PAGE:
Saturday, June 27, 2009

Miss Deb

Reality is sinking in tonight. A family living next door in the duplex for the last 3 years has moved away. When I saw the U-Haul yesterday parked in front of the house, I had to face the fact that, yes, they were really moving. Mom is pregnant with their 4th and a two-bedroom, half-a-duplex just doesn't cut it anymore. We are best friends. All of us. The whole family with our family. They are a young couple, but so easy love and cherish.

When they bought the duplex 3 years ago, I assumed they would live elsewhere and rent it out. But that next weekend, the U-Haul pulled up and they became our neighbors, the best neighbors in a neighborhood that was already filled with wonderful friends

This family is so special. I met The Boys first, a 4 year-old and 2 year-old. They spotted the big sandbox in my yard one morning when they were hanging on the fence. I invited them over, but they had to ask Mom or Dad first. Mom came over to introduce her family. We were exchanging names and ages when Daniel looked up to ask his mom what he should call me. Mom suggested a Mrs. or Ms. would be the most respectful. I told her that was too formal; my first name would be OK. Little Caleb, who could hardly say but 10 words, blurted out, "Miss Deb!" and we all agreed that would be perfect. Now there is a 3 year-old sister, a little chatterbox, and she always calls me, "Mom, I mean, Miss Deb."
We got everything moved into their new home located in a little town south of here. It is actually faster to drive to their new home than it takes to drive up north in Ames. But the easy access is gone. Many mornings when I was on break from school, I would call over and ask if The Boys wanted to come over for pancakes and Legos. Boy, they'd come arunnin'. PJ's, slippers and robes flying out behind. Breakfast at Miss Deb's was always a treat.

When Mom told me they bought a house, I knew it was coming, but a cried. I couldn't not cry. I am not an official grandma; not yet, thank god! But I have enjoyed the "grandma-like" experience over these last few years. We take bike rides, do weenie roasts and some-mores in the backyard, and spend hours building sandcastles in the sandbox. We hang when Mom and Dad need a night out. And they always run for me when they see me come home in the car, or on the bike after class. They taught me to play Super Mario Cart on the Wii, although there have been a few times when Daniel has taken the control away from me because I could not keep the cart on the track. "That's OK, Miss Deb, you can just watch!"

I am not sure how this is going to work, not having them in my life daily. I know they are not that far away, but they are a world away tonight. Before I know it, they will be a head taller, a grade further in school, have a new sister, and all new friends that I don't know.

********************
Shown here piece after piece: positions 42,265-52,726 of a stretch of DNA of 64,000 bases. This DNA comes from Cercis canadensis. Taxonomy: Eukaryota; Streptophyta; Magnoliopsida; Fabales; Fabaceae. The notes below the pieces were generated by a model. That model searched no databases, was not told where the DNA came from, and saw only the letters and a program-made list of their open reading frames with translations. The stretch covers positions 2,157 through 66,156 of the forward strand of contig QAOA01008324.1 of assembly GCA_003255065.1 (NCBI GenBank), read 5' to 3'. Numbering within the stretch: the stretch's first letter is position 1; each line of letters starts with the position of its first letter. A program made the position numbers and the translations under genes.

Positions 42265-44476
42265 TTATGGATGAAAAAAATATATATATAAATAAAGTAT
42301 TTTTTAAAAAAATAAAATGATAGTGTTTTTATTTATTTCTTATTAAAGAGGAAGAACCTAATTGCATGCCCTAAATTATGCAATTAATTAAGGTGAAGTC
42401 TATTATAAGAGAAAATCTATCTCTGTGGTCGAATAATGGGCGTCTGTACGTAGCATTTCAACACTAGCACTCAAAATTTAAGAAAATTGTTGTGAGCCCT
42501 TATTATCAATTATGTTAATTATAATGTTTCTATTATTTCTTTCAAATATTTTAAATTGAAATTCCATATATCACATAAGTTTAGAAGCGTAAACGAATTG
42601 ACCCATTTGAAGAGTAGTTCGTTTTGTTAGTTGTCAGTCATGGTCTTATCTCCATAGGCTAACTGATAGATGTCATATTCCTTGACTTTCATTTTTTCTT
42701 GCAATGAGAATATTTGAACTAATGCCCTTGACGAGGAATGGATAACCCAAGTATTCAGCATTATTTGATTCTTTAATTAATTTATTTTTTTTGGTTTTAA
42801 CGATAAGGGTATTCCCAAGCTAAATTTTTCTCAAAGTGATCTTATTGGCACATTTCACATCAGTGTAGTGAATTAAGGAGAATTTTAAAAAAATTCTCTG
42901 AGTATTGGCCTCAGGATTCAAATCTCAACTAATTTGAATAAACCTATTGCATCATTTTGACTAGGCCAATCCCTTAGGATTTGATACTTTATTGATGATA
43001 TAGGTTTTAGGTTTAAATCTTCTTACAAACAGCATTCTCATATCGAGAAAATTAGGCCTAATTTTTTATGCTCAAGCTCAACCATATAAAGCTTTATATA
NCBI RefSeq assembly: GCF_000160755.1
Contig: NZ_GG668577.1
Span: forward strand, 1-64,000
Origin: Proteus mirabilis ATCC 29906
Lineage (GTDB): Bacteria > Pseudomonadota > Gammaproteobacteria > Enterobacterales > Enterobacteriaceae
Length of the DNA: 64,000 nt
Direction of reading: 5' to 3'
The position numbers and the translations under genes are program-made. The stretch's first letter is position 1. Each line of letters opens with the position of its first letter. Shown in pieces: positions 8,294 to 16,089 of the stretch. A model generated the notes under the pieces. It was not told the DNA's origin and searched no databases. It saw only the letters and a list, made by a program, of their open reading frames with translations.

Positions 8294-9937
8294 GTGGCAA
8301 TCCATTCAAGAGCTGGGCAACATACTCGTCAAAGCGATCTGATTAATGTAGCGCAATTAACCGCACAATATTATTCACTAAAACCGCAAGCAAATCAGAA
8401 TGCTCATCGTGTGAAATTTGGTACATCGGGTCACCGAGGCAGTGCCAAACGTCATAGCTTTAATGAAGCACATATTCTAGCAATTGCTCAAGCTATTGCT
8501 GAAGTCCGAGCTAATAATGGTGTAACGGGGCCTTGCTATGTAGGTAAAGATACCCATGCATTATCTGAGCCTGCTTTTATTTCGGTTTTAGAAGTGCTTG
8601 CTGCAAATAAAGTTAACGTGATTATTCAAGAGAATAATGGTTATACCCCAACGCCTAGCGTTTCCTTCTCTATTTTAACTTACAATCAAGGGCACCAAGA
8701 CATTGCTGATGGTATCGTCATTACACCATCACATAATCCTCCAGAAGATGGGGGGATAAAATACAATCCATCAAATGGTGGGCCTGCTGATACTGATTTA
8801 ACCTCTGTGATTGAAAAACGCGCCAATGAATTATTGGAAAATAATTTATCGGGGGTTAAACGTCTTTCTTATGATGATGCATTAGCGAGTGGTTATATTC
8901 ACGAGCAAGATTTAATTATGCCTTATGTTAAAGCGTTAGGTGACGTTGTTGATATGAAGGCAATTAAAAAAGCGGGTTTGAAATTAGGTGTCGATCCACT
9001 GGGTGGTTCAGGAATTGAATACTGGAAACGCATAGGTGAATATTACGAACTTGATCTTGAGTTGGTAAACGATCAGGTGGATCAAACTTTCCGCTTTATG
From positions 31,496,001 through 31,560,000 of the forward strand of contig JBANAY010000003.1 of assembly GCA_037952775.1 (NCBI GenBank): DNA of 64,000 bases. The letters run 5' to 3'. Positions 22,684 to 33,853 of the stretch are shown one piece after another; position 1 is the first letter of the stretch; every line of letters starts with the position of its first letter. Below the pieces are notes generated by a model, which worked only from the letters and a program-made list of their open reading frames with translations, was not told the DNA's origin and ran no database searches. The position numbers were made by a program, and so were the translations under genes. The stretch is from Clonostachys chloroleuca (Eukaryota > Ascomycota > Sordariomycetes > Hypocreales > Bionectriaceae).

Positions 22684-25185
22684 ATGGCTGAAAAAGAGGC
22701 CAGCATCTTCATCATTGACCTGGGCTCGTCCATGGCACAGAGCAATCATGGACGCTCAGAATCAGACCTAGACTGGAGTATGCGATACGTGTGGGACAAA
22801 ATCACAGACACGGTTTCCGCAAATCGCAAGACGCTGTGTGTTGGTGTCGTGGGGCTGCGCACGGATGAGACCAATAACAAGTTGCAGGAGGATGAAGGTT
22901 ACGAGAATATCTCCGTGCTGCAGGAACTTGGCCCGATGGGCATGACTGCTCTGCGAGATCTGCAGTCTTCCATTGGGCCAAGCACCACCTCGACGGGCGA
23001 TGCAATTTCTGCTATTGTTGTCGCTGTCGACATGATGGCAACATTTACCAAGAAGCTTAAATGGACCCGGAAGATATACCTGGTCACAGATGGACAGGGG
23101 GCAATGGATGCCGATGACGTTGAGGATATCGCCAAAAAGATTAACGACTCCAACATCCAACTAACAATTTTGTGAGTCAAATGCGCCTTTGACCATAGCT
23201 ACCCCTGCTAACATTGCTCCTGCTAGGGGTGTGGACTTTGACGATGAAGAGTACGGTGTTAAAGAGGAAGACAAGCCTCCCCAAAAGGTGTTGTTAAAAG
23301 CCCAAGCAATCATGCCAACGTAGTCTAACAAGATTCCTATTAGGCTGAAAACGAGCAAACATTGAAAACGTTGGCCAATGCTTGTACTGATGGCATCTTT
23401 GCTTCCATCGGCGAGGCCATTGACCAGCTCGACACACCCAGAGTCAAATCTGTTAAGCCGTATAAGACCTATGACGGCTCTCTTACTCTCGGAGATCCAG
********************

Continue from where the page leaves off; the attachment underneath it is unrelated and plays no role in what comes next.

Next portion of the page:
Reality bites!

Friday, June 26, 2009

A Woman of a Certain Age

I was kind of weirded out the other day shopping with my daughter. We were in Chico's looking for a summer dress, and when I glanced up, all the women in the store were, let's say, grandmotherly. I couldn't help thinking I needed to get out of that store. I did not belong here shopping with these "older" women. Don't get me wrong, they were well-dressed, coiffed, seemingly affluent (this is the chi-chi mall in the 'burbs), but they were of a certain age, i.e., grandmotherly. Not in looks, but in age. My age!!!

I've found myself using this phrase lately, so when I googled it, an article by William Safire, appearing in the NY Times, popped up. Here is what it had to say about a woman of a certain age..

Safire quotes a woman who offered, "...remembering it from my more youthful days in France as an insulting kind of polite elocution but one that remains rather wonderful and precise." Back in the early 1800's, the poet Byron used the phrase with regard to spinsterhood. Its long history with the French suggests the opposite. It has nothing to do with marriage, but with French, femmes d'une certaine age.

In 1979, Lillian B Rubin used the phrase in her book Women of a Certain Age: The Midlife Search for Self. Is this certain age bumping upward as we baby boomers age? Rubin offers that back in the late 70's when she wrote the book, late 30's to early 40's described these women. Now with longer lifespans, and too, the sway (and say) of baby boomers, these women have added ten years. Now we are, say, 50 or 55.

With July just around the corner, I'll be 56. So, am I post-certain age? Or just settling in.

Wednesday, June 24, 2009

deja vu

'a compelling sense of familiarity'

Last Saturday when I was traveling the back roads in NE Iowa on my way to the BioBlitz, I needed to make a pit stop before arriving at basecamp. My directions included a right turn at the Sattre General Store, so I thought this might be a good place to stop.

There it was up ahead, a yellow building with a neatly hand-painted sign, "Sattre General Store". It reminded me of an outpost, a stagecoach stop, from earlier days. I pulled up in front and hopped out. Do I lock my car, or not? This was truly the middle of nowhere, so I decided not to act too much like a city-slicker. I had lived in NE Iowa 25 years ago and understood that these 'outposts' dotted the countryside throughout Winneshiek County. Little burgs, with a handful of houses, a store or body shop, popped up around many a sharp bend in the road.